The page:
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  • German study: hail damage could increase by as much as 50% by 2070
  • Science: link between increase of hailstorms and global warming
  • ‘Hail Alley’: the area in the US receives the highest frequency of large hail in North America
  • Preventative measures for farmers, manufacturers and home owners

The Himalayan Mountains have long kept a dark secret. In 1942, hundreds of human skeletons dating back to the 9th century were discovered around an upland lake in northern India. They had all died at the same time. But not until 2007 did scientists offer an explanation for their mysterious demise.

All the bodies showed similar wounds: deep cracks in the skull. Scientists came up with a stunning explanation. They were killed by cricket-ball-sized hailstones.

Incredible as it may sound, the story of ‘Skeleton Lake’ is a warning of what we might expect in the future.

As climate change warms the atmosphere, climatologists expect to see increasingly violent weather increasingly often. That could mean bigger hailstones falling more of the time.

Hailstones measure at least 5mm in diameter – smaller stones are sometimes called sleet or ice pellets. Hailstones with a diameter of 2.5cm (1 inch) or more can leave small dents in the bodywork of cars, or damage in roof tiles or house facades. In extreme cases, hailstones can be the size of tennis balls, baseballs or grapefruits.

This is one reason why hail damage to people’s homes could increase by as much as 50% by 2070, according to a study conducted by the Association of German Insurers (GDV). In the US, the insurance claims resulting from hailstorm damage increased 84% in 2012 from their 2010 level, according to the National Insurance Crime Bureau.

Hail can occur anywhere in the world. But there are certain regions that experience more severe or more frequent storms, especially between May and September: namely the US, central Europe, western China and northern India.

The five costliest and largest hailstorms worldwide

The climatic conditions that produce thunderstorms and hail are very similar in these regions: air rises up a mountain range, intensifying the updrafts required for hail to form. If very warm, damp masses of air form at the same time, this produces extreme weather events like tornados, thunderstorms or hail. In Germany, southern parts of the states of Bavaria and Baden-Württemberg are hit particularly often.

The most recent major hailstorm in Germany happened in Baden-Wuerttemberg at the end of July 2013. The tennis ball-sized hailstones de-leaved trees, smashed windows and even roofs. The storm left thousands of damaged cars in its wake. People had to be hospitalized because of head injuries. The reinsurer Munich RE put the damage at about €600 million ($790 million)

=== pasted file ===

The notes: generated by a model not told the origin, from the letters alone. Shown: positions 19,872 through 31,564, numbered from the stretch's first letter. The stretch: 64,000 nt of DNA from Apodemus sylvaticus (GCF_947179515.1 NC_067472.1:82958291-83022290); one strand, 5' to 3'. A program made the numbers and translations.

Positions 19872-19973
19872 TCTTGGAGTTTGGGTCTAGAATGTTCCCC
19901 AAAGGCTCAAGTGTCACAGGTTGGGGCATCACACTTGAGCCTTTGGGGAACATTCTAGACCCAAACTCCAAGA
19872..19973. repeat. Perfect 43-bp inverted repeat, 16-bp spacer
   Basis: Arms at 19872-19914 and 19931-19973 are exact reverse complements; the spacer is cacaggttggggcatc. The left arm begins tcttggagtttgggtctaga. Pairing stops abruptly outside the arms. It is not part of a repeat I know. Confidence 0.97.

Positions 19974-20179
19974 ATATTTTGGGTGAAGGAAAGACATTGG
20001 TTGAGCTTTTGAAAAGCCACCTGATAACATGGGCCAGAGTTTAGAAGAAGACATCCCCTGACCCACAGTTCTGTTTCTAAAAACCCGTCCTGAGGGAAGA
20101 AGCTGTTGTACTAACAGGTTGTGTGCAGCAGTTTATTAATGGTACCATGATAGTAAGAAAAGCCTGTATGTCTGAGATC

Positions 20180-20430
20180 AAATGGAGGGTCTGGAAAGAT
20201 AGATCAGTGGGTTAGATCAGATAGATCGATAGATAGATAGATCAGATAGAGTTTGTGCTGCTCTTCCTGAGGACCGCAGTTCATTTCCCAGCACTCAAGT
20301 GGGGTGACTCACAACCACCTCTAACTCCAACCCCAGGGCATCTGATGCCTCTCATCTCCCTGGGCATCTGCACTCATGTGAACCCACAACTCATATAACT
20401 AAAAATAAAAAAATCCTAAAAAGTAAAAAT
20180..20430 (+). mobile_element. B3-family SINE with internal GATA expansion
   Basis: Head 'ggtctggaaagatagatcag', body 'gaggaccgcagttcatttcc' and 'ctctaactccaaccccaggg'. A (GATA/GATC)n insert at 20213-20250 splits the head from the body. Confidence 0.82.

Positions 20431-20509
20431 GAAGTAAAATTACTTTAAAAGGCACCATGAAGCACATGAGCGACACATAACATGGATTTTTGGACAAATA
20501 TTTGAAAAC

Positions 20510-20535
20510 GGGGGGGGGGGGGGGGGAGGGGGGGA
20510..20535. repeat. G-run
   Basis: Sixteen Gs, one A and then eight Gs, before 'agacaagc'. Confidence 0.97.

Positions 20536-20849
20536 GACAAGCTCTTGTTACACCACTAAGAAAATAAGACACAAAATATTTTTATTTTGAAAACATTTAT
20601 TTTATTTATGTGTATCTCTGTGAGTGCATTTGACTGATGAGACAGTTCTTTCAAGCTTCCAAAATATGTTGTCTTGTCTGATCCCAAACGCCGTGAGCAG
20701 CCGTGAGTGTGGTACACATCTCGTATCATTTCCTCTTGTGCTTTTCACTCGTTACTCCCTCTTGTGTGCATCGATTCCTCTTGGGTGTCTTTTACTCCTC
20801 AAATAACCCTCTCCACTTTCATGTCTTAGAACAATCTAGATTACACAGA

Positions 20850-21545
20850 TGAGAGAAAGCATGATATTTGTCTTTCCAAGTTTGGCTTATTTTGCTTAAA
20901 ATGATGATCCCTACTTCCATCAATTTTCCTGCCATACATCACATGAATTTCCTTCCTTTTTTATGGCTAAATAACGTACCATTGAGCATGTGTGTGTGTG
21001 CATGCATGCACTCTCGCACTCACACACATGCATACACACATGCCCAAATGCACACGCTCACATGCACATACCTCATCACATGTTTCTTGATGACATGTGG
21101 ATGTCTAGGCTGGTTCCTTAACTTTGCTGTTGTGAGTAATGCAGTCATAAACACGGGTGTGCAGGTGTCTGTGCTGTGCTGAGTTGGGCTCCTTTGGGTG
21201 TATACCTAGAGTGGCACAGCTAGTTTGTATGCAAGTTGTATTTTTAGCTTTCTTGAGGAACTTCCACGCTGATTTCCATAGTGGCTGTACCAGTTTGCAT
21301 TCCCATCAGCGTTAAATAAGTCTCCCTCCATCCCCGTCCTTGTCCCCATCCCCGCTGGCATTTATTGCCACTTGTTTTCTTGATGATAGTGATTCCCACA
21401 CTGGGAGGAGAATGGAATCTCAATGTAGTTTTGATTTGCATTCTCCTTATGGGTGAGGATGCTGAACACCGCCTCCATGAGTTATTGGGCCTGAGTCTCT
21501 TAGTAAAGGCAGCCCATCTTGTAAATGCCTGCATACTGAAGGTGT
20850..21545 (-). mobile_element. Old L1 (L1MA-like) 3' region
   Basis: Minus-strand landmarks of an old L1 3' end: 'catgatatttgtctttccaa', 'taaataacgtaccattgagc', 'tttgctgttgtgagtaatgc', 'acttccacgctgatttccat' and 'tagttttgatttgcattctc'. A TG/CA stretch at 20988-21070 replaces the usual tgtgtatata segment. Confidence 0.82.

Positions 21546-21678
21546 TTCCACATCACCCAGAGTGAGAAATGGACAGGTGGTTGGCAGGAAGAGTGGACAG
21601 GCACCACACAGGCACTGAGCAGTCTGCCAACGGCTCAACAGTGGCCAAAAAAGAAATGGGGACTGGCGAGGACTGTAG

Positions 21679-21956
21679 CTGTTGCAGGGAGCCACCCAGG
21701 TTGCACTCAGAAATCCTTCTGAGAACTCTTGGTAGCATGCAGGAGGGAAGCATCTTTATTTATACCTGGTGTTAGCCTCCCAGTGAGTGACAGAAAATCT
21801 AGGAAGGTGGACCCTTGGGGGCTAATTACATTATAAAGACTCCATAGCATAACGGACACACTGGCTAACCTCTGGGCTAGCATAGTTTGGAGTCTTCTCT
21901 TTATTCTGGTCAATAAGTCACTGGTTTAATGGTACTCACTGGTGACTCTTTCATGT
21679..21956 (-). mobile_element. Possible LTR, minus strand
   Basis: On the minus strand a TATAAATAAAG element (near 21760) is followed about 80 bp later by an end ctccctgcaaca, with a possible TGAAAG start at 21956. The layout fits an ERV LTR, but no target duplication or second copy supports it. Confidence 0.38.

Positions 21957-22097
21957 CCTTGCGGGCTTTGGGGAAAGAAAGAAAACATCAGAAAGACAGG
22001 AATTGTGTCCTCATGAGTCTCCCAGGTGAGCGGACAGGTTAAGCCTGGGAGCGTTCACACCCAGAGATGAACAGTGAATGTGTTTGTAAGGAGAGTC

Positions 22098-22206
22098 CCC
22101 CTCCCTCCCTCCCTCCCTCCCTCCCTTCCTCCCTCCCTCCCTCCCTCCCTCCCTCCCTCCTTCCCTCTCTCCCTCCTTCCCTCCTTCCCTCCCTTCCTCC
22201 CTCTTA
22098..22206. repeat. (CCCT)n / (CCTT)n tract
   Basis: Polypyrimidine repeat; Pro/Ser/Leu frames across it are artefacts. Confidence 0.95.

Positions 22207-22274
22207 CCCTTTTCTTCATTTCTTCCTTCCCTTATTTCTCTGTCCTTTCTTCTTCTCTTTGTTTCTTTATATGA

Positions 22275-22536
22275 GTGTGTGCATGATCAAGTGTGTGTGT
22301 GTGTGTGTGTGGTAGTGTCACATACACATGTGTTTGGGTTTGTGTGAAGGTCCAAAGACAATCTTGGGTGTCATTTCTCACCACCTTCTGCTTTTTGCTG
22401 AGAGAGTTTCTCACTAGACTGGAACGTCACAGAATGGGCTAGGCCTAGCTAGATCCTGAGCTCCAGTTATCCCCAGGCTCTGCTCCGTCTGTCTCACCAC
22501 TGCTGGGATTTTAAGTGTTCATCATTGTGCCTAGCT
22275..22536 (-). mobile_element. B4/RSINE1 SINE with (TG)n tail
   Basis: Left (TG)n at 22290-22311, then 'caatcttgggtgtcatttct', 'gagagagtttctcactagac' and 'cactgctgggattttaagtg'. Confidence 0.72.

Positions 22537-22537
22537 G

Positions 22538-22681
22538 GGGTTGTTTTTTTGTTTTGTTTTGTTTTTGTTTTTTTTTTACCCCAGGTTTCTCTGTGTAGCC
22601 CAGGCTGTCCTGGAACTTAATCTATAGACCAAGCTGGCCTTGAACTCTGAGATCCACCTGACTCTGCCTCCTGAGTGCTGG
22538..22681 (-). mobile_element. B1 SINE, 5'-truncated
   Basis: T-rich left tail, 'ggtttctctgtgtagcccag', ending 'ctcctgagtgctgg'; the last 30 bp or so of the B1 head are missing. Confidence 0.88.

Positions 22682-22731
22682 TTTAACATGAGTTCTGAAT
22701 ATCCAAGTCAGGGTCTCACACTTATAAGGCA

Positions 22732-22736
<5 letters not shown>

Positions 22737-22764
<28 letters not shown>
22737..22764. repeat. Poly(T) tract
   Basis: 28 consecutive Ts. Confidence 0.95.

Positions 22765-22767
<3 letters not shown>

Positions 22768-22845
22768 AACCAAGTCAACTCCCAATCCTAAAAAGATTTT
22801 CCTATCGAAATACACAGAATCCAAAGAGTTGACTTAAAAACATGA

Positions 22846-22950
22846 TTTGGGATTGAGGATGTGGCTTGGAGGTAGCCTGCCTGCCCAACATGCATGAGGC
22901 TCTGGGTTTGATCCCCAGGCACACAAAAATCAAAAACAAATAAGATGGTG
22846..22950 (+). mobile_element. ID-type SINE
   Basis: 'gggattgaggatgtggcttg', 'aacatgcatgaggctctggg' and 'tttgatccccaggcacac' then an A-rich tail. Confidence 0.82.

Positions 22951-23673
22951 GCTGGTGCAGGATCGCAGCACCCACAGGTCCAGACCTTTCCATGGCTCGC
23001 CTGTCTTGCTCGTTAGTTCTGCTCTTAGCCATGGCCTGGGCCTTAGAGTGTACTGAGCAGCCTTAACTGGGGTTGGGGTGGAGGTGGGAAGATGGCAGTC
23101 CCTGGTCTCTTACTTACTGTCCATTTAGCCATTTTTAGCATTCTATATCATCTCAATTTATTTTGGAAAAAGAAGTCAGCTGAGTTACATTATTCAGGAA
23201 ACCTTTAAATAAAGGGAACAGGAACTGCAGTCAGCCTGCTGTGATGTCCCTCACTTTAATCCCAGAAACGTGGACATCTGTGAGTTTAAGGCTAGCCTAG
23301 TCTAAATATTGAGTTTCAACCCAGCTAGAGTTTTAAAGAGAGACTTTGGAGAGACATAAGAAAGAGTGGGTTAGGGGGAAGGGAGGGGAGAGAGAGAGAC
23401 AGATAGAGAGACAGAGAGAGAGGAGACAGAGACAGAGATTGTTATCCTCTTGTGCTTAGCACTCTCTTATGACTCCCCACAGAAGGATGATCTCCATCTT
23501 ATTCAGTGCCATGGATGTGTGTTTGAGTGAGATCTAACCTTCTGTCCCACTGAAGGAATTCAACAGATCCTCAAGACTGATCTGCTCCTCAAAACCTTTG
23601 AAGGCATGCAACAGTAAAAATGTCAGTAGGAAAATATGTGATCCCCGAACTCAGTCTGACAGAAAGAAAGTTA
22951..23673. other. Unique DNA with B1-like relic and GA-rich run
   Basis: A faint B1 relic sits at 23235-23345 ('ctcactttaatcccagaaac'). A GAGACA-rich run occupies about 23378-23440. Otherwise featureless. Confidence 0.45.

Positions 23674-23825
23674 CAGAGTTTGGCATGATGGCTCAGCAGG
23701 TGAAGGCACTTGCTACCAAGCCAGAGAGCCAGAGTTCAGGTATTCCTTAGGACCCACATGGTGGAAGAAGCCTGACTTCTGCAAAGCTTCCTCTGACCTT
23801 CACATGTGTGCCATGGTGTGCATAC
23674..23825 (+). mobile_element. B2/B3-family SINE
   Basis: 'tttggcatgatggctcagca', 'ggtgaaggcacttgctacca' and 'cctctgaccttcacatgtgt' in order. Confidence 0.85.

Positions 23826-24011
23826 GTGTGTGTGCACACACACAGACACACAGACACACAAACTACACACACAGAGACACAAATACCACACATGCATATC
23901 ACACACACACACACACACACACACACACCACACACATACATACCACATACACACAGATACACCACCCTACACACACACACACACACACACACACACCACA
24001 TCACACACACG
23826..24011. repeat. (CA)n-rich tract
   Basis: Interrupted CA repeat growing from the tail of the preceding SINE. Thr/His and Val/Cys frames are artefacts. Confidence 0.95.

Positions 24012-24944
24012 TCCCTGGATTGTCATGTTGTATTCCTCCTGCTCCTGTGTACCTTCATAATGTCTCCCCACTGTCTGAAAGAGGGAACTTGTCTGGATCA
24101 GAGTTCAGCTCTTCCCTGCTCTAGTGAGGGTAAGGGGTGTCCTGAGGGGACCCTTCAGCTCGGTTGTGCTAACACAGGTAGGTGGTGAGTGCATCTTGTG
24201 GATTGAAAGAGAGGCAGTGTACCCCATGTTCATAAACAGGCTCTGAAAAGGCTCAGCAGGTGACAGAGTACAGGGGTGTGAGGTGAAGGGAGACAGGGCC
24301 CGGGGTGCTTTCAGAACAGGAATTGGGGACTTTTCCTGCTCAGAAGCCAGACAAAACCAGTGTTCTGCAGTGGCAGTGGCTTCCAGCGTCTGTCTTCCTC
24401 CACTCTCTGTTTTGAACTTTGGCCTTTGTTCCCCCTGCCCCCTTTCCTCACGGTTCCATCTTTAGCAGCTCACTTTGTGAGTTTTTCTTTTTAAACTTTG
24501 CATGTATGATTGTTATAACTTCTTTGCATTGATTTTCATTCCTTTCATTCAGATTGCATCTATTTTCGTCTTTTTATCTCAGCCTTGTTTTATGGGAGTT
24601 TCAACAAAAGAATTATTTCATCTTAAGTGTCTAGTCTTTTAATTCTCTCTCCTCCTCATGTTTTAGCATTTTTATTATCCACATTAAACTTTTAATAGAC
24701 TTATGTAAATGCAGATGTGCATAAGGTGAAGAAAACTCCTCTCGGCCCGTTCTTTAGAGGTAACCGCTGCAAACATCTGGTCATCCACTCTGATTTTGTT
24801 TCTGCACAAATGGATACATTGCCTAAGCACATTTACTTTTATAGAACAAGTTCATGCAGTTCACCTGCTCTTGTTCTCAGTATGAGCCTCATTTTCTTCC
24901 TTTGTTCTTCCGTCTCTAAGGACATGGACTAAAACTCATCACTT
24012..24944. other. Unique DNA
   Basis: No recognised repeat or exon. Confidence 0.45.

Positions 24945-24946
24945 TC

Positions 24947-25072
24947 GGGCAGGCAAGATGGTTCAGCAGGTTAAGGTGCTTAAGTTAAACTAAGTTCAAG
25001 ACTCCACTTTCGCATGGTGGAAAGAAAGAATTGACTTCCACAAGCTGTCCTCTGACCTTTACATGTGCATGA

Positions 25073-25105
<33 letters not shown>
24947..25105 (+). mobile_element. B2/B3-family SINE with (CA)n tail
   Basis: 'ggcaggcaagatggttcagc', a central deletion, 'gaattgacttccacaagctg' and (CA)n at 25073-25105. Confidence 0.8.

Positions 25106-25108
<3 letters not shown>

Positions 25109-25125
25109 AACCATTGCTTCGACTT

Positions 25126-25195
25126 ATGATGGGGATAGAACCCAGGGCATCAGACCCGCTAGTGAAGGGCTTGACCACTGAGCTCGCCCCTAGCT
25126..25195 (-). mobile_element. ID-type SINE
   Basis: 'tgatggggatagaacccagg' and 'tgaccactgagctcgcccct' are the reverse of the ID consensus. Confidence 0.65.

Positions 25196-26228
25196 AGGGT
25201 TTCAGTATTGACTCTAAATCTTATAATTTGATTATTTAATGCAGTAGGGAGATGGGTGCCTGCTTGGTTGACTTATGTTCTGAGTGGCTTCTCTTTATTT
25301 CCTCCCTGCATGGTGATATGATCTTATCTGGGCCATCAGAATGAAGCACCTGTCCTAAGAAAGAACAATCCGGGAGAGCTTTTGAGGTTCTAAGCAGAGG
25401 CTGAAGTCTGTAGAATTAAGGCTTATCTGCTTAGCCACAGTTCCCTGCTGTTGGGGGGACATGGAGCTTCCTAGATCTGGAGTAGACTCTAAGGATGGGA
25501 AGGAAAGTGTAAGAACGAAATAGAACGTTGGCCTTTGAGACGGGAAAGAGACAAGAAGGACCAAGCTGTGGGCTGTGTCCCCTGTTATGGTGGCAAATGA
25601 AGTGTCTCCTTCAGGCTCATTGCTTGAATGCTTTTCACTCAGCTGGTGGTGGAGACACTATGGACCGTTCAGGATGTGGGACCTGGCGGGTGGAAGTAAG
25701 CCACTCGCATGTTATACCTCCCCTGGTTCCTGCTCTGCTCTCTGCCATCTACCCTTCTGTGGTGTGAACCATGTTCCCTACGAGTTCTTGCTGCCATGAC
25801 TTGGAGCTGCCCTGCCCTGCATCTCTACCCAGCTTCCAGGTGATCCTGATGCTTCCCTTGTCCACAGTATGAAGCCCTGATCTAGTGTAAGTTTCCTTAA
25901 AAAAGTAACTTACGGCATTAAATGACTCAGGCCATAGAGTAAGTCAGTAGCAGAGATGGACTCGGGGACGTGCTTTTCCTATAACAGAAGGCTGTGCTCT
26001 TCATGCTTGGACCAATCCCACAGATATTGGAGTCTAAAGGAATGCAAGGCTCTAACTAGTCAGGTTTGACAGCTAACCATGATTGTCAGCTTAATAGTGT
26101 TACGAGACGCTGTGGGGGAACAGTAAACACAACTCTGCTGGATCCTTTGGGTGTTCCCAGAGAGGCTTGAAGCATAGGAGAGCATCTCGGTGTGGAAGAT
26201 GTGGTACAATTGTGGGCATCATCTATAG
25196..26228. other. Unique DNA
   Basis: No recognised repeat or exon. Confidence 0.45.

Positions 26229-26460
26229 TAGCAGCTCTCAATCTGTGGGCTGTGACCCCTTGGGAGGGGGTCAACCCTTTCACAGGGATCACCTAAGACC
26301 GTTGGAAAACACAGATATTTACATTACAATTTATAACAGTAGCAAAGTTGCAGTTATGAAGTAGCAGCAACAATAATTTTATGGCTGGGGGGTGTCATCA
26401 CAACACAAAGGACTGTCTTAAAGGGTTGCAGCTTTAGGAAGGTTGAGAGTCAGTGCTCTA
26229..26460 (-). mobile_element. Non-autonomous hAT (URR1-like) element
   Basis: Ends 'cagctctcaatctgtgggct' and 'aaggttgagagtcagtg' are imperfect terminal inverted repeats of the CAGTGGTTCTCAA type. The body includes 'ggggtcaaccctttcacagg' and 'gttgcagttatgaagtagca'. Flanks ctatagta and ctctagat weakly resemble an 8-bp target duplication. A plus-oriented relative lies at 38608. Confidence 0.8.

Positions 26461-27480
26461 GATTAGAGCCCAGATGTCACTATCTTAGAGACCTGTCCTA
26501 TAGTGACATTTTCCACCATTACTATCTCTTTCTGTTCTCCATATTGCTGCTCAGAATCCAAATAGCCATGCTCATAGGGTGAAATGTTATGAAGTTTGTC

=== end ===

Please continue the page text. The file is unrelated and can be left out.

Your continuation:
There are various other reasons for the increase in the number of claims caused by extreme weather. First, studies like that published by the US National Oceanic and Atmospheric Administration in the journal ‘Geophysical Research Letters’ indicate a link between global warming and more extreme precipitation.

Second, the volume of insured assets is on the rise -- especially in Asia, which is experiencing strong population growth and prosperity levels.

Finally, technical developments such as solar panels mounted on roofs or housing insulation can make residential buildings more susceptible to hail damage than they were in the past, meaning that smaller hailstones can cause more damage

Whether a refreshing summer rain, a menacing thunderstorm or a full-blown hailstorm -- even the weather experts can only make an educated guess at what a particular cloud in the sky really has in store.

Radar forecasts can provide hour-by-hour images of thunderstorm cells forming and can generate storm warnings. The strength of the radar signal depends on the volume and form of precipitation – strong signals suggest that hail is on its way.

"Hail usually comes hand-in-hand with a violent thunderstorm," says Markus Stowasser, meteorologist and climate expert at Allianz SE Reinsurance. "But even when using modern forecasting methods, hail forecasting still bears considerable uncertainties."

In the US, Colorado, Nebraska and Wyoming are known as ‘Hail Alley.’ The area receives the highest frequency of large hail in North America. Residents in Colorado experience three or four catastrophic hailstorms with insured damages of more than $25 million every year, according to the Rocky Mountain Insurance Information Association. In Germany, Allianz pays out an average of around €140 million ($185 million) a year to its customers to compensate them for hail damage

People who take prevention measures to protect their property can limit the potential damage. Individuals can park their car in the garage when they hear a storm warning. Farmers can cover particularly delicate plants or move equipment into a shed. Farmers or manufacturers in susceptible regions can also take preventative action by not growing certain types of plants, or planning enough roofed or indoor areas. Weather warnings via mobile phone can also contribute to mitigation of damage as well.

Meanwhile, insurance companies together with engineers in the US are exploring ways to protect houses from hail. To test protective materials for roofs and walls they are building model houses and then bombarding them with artificial hail stones.

The largest ever recorded hailstone in US history fell on July 23, 2010, in Vivian, South Dakota, measuring about 20cm (8 inches) in diameter and weighing 900 grams (1.94 pounds).

It is very likely that the people from Skeleton Lake were bombarded by similar sized hailstones. Without any protection beyond the tree line and no warning they had no chance

Michael Grimm

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